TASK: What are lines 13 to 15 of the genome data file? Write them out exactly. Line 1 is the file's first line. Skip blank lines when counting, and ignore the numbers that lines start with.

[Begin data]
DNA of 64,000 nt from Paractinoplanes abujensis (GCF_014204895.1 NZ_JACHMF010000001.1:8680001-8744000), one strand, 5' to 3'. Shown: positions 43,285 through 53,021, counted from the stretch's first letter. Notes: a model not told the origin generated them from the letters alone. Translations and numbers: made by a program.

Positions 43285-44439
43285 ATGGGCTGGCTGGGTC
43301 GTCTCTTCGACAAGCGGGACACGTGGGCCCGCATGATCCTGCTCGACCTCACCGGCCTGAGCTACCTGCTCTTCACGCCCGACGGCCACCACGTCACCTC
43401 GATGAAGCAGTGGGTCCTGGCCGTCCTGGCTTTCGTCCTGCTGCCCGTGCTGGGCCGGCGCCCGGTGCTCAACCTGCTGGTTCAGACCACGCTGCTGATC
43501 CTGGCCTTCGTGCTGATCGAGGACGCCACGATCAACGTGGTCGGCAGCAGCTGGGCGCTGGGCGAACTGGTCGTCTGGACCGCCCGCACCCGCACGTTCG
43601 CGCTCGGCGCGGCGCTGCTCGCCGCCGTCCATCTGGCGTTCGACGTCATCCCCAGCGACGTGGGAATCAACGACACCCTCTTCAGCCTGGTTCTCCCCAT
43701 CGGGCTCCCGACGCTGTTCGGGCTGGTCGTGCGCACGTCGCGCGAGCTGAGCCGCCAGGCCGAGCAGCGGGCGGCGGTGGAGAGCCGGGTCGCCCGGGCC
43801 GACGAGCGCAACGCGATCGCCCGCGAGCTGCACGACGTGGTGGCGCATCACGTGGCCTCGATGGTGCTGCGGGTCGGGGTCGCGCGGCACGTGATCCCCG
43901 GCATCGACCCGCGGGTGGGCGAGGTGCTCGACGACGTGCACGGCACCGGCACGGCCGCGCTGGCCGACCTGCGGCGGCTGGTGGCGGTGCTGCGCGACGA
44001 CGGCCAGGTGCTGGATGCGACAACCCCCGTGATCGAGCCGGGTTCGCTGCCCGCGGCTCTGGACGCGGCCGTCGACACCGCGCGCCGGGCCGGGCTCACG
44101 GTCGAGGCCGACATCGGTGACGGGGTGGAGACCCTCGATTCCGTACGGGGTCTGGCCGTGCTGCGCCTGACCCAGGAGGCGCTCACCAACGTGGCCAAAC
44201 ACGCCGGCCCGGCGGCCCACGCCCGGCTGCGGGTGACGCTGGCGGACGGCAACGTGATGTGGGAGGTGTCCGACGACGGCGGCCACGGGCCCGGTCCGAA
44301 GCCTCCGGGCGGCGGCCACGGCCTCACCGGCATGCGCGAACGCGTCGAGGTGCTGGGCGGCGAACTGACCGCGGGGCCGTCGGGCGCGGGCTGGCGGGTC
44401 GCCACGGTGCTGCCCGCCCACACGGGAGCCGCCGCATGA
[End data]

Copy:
44201 ACGCCGGCCCGGCGGCCCACGCCCGGCTGCGGGTGACGCTGGCGGACGGCAACGTGATGTGGGAGGTGTCCGACGACGGCGGCCACGGGCCCGGTCCGAA
44301 GCCTCCGGGCGGCGGCCACGGCCTCACCGGCATGCGCGAACGCGTCGAGGTGCTGGGCGGCGAACTGACCGCGGGGCCGTCGGGCGCGGGCTGGCGGGTC
44401 GCCACGGTGCTGCCCGCCCACACGGGAGCCGCCGCATGA